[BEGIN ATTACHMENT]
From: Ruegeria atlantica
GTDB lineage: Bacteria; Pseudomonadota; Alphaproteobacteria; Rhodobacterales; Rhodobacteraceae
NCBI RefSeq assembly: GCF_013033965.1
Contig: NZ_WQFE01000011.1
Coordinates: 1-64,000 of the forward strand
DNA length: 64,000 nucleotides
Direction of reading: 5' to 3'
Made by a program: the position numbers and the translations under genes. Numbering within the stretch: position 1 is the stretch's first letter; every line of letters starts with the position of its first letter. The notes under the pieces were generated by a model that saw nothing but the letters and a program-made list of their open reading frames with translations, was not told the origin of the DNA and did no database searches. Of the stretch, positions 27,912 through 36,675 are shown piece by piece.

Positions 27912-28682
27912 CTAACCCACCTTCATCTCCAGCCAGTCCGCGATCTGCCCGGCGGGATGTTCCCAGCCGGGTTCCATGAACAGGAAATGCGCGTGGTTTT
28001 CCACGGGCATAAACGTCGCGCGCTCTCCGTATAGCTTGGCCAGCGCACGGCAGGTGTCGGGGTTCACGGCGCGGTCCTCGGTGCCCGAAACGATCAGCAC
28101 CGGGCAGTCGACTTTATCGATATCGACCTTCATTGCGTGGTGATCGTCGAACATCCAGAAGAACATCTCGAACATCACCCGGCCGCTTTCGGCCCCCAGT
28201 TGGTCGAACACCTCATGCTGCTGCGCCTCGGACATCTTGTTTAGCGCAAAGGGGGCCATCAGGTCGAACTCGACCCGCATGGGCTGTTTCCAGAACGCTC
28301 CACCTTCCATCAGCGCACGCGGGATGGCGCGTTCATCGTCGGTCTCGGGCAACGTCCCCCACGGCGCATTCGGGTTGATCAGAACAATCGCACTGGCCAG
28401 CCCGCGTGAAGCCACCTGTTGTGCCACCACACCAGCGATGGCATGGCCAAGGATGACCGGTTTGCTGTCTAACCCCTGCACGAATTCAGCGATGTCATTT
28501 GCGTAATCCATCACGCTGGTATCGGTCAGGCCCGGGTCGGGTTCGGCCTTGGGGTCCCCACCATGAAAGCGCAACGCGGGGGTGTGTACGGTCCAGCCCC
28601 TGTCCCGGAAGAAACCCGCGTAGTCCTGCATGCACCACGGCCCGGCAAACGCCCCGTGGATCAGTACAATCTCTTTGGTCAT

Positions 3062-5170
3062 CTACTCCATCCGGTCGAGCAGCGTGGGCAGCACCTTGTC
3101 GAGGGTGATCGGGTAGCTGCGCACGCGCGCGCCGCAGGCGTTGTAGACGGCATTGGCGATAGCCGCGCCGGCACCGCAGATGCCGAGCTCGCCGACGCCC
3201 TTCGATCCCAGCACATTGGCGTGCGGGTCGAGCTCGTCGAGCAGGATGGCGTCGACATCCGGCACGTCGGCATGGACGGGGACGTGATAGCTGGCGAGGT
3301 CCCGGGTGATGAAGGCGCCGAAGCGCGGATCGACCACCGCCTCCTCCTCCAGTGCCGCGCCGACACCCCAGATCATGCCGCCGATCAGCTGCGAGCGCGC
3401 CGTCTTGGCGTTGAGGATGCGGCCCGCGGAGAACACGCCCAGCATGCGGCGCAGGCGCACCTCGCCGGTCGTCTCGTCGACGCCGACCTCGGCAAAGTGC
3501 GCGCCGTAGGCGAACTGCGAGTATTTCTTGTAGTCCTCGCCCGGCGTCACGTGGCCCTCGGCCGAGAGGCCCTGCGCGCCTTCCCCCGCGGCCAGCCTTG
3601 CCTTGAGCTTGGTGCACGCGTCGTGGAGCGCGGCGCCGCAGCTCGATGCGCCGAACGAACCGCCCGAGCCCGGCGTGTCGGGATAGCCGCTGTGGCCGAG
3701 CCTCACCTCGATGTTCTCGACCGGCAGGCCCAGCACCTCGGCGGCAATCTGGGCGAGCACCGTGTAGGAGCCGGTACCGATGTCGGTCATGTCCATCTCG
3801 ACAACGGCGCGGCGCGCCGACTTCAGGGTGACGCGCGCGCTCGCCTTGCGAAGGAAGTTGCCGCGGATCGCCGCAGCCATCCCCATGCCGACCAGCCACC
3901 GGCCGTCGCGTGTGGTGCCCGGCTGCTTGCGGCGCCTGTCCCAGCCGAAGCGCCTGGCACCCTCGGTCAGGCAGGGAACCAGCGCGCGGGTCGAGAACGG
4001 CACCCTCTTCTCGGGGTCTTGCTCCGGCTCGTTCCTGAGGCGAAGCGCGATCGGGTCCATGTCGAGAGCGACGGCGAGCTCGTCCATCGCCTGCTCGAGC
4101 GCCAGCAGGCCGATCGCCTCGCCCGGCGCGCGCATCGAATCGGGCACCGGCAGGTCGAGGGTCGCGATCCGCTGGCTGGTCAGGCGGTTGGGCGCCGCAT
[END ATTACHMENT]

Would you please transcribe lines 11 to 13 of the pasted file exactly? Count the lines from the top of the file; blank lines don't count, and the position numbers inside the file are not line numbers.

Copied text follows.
28001 CCACGGGCATAAACGTCGCGCGCTCTCCGTATAGCTTGGCCAGCGCACGGCAGGTGTCGGGGTTCACGGCGCGGTCCTCGGTGCCCGAAACGATCAGCAC
28101 CGGGCAGTCGACTTTATCGATATCGACCTTCATTGCGTGGTGATCGTCGAACATCCAGAAGAACATCTCGAACATCACCCGGCCGCTTTCGGCCCCCAGT
28201 TGGTCGAACACCTCATGCTGCTGCGCCTCGGACATCTTGTTTAGCGCAAAGGGGGCCATCAGGTCGAACTCGACCCGCATGGGCTGTTTCCAGAACGCTC